With the new year, I’ve seen this meme make the rounds on social media and it really struck a chord with me. There are two important sides to this meme and the message we are trying to send by sharing.
First, is the comfortable gym goer. This person has been going to the gym for years. People know their name, they have a favorite locker, cardio machine, gym space, whatever it may be. The gym is a comfort zone. If you are this person you can play a very positive or very negative role for someone else. It can be as simple as a smile or head nod, or as negative as a dirty look, side comment to your friend or even worse a picture or video you take then share to facebook, instagram, snapchat, twitter, etc.
I was given a good piece of advice early in my career in the fitness industry: When a new gym goer walks into a gym they feel like every exercise, stretch, run, jog, or core movement is done standing on top of a plyo box. Imagine how daunting that can be for someone just trying to improve themselves.
The other person in this equation is the new gym goer. The last sentence is the most important thing to remember when going to the gym: you have the same right to be there as everyone else. The gym can be a daunting place but it doesn’t have to be. You will be surprised at how many employees or other members would be happy to help or offer a smile. Remember, you are at the gym for you, not for the meathead in the squat rack or the cardio bunny watching “Friends” reruns. Make 2019 the year of you!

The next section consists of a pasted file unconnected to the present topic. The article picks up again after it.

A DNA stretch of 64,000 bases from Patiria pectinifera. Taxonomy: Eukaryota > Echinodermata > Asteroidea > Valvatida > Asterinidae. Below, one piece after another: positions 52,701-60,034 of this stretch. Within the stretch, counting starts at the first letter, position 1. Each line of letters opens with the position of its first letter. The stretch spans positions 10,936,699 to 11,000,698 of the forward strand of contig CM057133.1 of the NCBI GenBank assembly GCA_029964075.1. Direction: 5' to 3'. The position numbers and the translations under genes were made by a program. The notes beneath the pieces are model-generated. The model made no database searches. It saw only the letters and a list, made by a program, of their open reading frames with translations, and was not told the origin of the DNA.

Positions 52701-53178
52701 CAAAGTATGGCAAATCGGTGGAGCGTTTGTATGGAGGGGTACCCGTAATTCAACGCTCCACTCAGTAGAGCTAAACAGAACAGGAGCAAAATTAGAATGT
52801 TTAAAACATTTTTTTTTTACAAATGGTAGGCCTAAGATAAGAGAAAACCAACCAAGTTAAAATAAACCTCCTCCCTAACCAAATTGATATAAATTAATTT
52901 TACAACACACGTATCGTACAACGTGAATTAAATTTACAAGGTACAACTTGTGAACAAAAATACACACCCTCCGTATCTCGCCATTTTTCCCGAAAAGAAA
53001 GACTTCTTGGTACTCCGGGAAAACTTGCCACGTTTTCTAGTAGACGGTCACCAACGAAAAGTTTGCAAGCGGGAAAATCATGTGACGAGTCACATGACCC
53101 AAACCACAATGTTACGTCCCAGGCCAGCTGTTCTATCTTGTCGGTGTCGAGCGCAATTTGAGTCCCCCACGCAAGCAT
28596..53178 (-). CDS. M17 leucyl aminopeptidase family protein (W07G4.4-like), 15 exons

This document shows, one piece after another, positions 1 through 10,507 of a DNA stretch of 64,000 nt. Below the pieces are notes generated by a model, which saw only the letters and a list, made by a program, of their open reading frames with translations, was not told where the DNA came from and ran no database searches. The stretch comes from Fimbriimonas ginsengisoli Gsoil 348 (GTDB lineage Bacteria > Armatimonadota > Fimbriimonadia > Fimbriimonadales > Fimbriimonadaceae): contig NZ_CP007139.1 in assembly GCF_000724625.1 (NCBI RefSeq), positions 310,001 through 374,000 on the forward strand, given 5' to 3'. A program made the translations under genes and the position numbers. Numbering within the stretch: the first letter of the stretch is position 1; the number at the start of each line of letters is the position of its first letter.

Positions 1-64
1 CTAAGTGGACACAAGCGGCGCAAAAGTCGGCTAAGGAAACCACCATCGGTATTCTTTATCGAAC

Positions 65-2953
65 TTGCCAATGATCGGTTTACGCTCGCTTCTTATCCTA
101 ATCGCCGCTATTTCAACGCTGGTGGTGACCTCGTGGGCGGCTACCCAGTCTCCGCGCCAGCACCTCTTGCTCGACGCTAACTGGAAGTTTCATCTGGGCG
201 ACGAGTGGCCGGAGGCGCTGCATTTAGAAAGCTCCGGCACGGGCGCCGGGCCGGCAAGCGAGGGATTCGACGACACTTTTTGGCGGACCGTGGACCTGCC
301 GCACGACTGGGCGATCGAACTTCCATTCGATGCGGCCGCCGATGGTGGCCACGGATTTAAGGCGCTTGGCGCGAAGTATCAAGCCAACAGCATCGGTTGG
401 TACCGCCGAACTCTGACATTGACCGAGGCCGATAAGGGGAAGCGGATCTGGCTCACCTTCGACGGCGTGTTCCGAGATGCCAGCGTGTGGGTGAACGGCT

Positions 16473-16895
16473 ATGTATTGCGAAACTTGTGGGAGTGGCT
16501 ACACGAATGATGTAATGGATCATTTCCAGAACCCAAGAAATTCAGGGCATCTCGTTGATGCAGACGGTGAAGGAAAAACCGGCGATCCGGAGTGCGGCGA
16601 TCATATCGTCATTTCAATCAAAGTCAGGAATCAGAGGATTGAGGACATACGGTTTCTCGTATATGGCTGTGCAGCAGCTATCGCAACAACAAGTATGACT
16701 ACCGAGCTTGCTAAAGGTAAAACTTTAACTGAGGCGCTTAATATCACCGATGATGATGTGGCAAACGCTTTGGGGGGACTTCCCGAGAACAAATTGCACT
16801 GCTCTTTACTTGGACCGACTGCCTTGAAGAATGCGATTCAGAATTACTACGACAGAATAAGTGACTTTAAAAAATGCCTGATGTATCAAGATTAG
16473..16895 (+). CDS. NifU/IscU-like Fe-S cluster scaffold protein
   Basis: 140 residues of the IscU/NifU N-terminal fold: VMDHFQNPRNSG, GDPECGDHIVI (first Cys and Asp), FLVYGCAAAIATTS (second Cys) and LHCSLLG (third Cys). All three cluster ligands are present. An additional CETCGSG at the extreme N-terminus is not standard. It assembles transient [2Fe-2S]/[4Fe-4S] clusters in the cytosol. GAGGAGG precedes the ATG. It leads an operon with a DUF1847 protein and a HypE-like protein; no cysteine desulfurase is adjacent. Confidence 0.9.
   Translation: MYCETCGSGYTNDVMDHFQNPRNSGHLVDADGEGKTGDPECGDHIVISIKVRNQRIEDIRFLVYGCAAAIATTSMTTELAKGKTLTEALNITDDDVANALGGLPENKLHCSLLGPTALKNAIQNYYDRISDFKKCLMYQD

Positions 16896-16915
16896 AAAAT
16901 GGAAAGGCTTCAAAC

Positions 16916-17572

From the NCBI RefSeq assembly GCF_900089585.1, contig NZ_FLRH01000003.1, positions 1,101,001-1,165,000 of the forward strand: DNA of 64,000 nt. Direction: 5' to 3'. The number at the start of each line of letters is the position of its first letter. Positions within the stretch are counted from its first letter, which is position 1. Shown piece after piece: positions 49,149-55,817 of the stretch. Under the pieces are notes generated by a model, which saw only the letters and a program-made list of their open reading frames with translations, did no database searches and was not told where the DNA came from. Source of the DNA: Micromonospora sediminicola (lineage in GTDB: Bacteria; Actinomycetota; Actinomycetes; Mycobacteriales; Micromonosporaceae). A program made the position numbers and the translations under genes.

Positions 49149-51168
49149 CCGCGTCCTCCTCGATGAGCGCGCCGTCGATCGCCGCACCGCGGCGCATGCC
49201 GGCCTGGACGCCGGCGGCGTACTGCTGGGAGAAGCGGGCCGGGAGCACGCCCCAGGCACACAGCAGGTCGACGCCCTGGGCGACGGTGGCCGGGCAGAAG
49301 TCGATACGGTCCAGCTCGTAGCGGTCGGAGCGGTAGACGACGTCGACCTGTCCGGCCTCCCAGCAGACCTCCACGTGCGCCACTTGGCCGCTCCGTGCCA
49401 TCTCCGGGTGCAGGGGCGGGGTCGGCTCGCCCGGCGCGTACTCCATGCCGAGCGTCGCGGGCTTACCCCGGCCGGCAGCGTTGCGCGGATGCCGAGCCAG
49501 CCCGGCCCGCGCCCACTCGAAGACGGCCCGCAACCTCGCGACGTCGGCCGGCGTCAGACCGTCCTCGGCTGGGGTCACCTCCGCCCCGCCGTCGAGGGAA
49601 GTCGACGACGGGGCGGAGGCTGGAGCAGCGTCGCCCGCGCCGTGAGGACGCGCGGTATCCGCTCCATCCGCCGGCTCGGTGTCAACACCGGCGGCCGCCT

I was having a conversation over the holidays with an old, old friend of mine who recently took up a new diet and was going to the gym almost every day. She's struggled with losing "the last fifteen pounds" for the last fifteen years. At 48 years old, this was her last attempt. "Claire, if I can't do it now, I'm done. I'm just going to eat whatever I want, because no matter how hard I try nothing is changing."
She was really upset about three things:
People (women in particular) have been told for years that the only way to lose weight is to enter into extreme caloric deficit... a.k.a. starvation. And, add in a good dose of cardio every day for good measure. The enemy in this scenario is The Calorie. Calories are bad... to be restricted and watched very carefully when they are around.